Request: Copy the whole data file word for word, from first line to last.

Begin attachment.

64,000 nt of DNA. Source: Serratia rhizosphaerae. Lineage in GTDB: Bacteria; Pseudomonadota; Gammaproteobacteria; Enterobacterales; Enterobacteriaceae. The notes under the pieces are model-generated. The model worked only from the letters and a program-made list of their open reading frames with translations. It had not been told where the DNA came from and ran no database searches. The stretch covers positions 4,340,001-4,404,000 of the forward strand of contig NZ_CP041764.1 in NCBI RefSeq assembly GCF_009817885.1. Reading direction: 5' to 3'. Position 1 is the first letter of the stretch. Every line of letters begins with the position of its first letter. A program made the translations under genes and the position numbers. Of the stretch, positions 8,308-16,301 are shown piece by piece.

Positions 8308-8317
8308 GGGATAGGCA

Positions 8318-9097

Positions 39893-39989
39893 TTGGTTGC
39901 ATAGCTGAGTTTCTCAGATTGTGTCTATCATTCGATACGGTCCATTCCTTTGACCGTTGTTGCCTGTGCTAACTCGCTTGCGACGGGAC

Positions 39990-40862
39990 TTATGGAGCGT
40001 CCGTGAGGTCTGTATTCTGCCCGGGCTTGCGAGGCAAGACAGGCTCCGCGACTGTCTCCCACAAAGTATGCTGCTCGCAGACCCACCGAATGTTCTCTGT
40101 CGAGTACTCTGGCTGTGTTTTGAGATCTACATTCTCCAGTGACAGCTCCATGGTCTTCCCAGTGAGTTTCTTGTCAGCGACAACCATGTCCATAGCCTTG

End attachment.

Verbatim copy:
64,000 nt of DNA. Source: Serratia rhizosphaerae. Lineage in GTDB: Bacteria; Pseudomonadota; Gammaproteobacteria; Enterobacterales; Enterobacteriaceae. The notes under the pieces are model-generated. The model worked only from the letters and a program-made list of their open reading frames with translations. It had not been told where the DNA came from and ran no database searches. The stretch covers positions 4,340,001-4,404,000 of the forward strand of contig NZ_CP041764.1 in NCBI RefSeq assembly GCF_009817885.1. Reading direction: 5' to 3'. Position 1 is the first letter of the stretch. Every line of letters begins with the position of its first letter. A program made the translations under genes and the position numbers. Of the stretch, positions 8,308-16,301 are shown piece by piece.

Positions 8308-8317
8308 GGGATAGGCA

Positions 8318-9097

Positions 39893-39989
39893 TTGGTTGC
39901 ATAGCTGAGTTTCTCAGATTGTGTCTATCATTCGATACGGTCCATTCCTTTGACCGTTGTTGCCTGTGCTAACTCGCTTGCGACGGGAC

Positions 39990-40862
39990 TTATGGAGCGT
40001 CCGTGAGGTCTGTATTCTGCCCGGGCTTGCGAGGCAAGACAGGCTCCGCGACTGTCTCCCACAAAGTATGCTGCTCGCAGACCCACCGAATGTTCTCTGT
40101 CGAGTACTCTGGCTGTGTTTTGAGATCTACATTCTCCAGTGACAGCTCCATGGTCTTCCCAGTGAGTTTCTTGTCAGCGACAACCATGTCCATAGCCTTG